We were also told to find the factors of 1 - 12.
1--> 1
2--> 1, 2
3--> 1, 3
4--> 1, 2, 4
5--> 1, 5
6--> 1, 2, 3, 6
7--> 1, 7
8--> 1, 2, 4, 8
9--> 1, 3, 9
10-> 1, 2, 5, 10
11-> 1, 11
12-> 1, 2, 3, 4, 6, 12
Thanks for reading ( hopefully all of it ), comment please!
Althea's Scribepost, November 18/09
HOMEWORK FROM YESTERDAY:
This is how we got the answer, we multiplied the number by itself.
NOTES:
1.) What are square numbers?
- Square numbers are perfect square. The product of a whole number multiplied by itself.
example:
9= 3 x 3
4= 2 x 2
16= 4 x 4
2.) What are factors?
-Factors are whole numbers which divides evenly into a whole number leaving no remainder.
example:
Factors of 16 are:
3.) What are prime numbers?
- Prime numbers are a whole number greater than one that has only one factors:
Only 1 and itself. One is not a prime number.
examples:
2, 3, 5, 7, 11, 13, 17.. etc.
4.) What are prime factors?
- Prime factors are factors that are prime numbers.
HOMEWORK FOR TODAY:
• Finish multiplication table. (1-12)
• Find the factors of 1-12. Use your multiplication table to help you.
Factors
1--> 1
2--> 1, 2
3--> 1, 3
4--> 1, 2, 4
5--> 1, 5
6--> 1, 2, 3, 6
7--> 1, 7
8--> 1, 2, 4, 8
9--> 1, 3, 9
10-> 1, 2, 5, 10
11-> 1, 11
12-> 1, 2, 3, 4, 6, 12
Tuesday, November 17, 2009
How I stopped an Alien Invasion using Proportions
6.Delia was paid $35 for 5 h of babysitting. How much should she receive for 3 h? Use a unit rate to find the answer.
Delia would receive 21 dollars for 3 hours of babysitting.
11.A small gear turns 18 times in the same time that a large gear turns 4 times. How many times will the large gear turn if the small gear turns 54 times? Draw a diagram to help set up a proportion and solve the problem.
The big gear will have turned 12 times if the small gear turns 54 times.14. Last night 30 cm of snow fell in 6 h. If it continues snowing at the same rate, how long will it take for 45 cm of snow to fall?Determine the answer two different ways.
If it continued snowing at the same rate it would take 9 hours for the snow to reach 45 cm.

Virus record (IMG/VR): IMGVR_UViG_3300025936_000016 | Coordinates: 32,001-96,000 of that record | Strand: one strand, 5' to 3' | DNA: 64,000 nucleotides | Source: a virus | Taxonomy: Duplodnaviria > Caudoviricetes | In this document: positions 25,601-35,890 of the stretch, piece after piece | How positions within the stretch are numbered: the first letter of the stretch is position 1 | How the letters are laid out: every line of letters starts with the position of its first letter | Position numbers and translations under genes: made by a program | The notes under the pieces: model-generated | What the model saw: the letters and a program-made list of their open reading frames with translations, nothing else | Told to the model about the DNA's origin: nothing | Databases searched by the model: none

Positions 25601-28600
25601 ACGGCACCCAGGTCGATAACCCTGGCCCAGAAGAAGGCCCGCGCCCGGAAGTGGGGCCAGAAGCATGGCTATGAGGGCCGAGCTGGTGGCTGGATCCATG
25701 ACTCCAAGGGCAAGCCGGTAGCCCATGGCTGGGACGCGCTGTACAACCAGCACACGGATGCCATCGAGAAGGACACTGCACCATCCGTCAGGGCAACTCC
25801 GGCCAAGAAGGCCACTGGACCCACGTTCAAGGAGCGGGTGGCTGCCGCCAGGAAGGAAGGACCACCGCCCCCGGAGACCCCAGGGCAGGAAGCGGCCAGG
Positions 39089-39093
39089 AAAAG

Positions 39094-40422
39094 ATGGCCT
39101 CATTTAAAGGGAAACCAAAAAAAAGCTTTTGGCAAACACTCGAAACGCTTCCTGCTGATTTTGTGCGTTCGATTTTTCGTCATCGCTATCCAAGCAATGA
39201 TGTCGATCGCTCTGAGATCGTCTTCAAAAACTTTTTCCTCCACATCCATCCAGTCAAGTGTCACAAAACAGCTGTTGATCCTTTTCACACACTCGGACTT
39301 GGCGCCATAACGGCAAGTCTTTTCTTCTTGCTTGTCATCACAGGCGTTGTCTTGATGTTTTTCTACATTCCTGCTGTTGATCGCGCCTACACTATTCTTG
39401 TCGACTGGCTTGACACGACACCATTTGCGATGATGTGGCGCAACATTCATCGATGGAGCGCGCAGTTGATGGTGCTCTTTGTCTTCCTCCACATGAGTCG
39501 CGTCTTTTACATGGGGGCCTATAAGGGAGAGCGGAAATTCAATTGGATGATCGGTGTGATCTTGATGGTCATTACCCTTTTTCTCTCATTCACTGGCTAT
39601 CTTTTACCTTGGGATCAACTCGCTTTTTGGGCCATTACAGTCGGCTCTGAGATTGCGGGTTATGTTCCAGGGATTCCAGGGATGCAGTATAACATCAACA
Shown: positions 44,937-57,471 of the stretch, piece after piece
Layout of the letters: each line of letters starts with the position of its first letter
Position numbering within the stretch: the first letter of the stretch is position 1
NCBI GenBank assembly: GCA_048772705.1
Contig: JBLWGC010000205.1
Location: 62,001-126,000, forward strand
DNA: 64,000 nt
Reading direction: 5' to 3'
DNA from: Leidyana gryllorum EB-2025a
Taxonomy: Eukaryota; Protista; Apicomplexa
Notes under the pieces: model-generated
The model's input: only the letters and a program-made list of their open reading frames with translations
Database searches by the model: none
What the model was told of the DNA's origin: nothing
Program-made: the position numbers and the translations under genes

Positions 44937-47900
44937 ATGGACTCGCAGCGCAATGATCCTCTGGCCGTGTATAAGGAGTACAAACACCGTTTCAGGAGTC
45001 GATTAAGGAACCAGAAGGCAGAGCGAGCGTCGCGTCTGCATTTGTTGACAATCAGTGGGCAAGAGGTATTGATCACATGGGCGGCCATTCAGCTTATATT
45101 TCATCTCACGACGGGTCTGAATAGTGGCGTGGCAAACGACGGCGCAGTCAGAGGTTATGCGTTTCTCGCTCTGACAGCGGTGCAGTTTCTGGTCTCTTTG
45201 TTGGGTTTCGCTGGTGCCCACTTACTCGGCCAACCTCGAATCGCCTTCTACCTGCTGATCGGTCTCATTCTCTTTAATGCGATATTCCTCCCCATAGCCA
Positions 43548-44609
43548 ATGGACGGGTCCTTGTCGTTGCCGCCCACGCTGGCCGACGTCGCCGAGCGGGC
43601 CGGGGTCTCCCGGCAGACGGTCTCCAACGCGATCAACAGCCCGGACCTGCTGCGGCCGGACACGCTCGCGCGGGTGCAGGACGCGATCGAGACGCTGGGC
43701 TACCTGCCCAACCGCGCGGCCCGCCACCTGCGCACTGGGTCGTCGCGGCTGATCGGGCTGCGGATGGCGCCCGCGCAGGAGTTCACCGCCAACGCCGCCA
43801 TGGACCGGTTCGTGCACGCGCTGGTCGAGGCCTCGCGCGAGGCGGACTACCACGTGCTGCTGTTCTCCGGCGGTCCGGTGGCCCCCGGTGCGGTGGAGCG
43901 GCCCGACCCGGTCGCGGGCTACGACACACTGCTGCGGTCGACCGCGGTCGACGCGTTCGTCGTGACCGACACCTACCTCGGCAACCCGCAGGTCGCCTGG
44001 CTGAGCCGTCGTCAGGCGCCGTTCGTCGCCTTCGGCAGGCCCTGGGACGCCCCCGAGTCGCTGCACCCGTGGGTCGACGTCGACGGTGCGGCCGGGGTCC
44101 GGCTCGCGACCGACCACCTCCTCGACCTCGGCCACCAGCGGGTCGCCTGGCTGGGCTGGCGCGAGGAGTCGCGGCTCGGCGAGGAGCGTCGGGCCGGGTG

Now that there are three correctly answered portion questions entered into the aliens computer it self-destructs and the alien is left defenseless and flees back to it;s home planet never to return again.
Nhea's Squares, Scribepost, 11/17/09
The dimensions are -
1x1
2x2
3x3
4x4
5x5
What are the areas of these squares? draw them using grid paper.
The areas are -
1 - 1
2 - 4
3 - 9
4 - 16
5 - 25
6 - 36
7 - 49
What is the relationship between the side lingth of the square and the area? The relationship would be that if you multiple the side lengths together you would get the area.
Why are the areas called perfect squares or square numbers? Because the area is made up of the amount of unit squares in a whole square.
Monday, November 16, 2009
how I stopped a alien invation using proportion
#17
Fresh pickerel is advertised in a local market.
2kg
Fresh pickerel
17.5o
a)How much will 6kg of pickerel cost?
6 kg of pickerel will cost $52.50.
b)Use a proportion to find the cost of 1600g of pickerel.
1g=o.oo1kg 1x1600=16oo/o.oo1x1600=1.6g
1600 g of pickerel will cost $14.58.
#18
At an amusement park, a new thrill ride was introduced. it costs $7.50 for 3 rides on the wild slider.
a) what is the wild sliders unite rate per ride?
the wild slider's unit rate per ride would be $2.50/ride.
b) at this rate how much will it cost for 18 rides on the wild slider? Determine the answer in two different ways.
My first way is
My second way is
#19
Determine the missing value in each equivalent fraction.
a) 3/4=18/44=9/12
b)48km/$16=144km/$48=192km/$64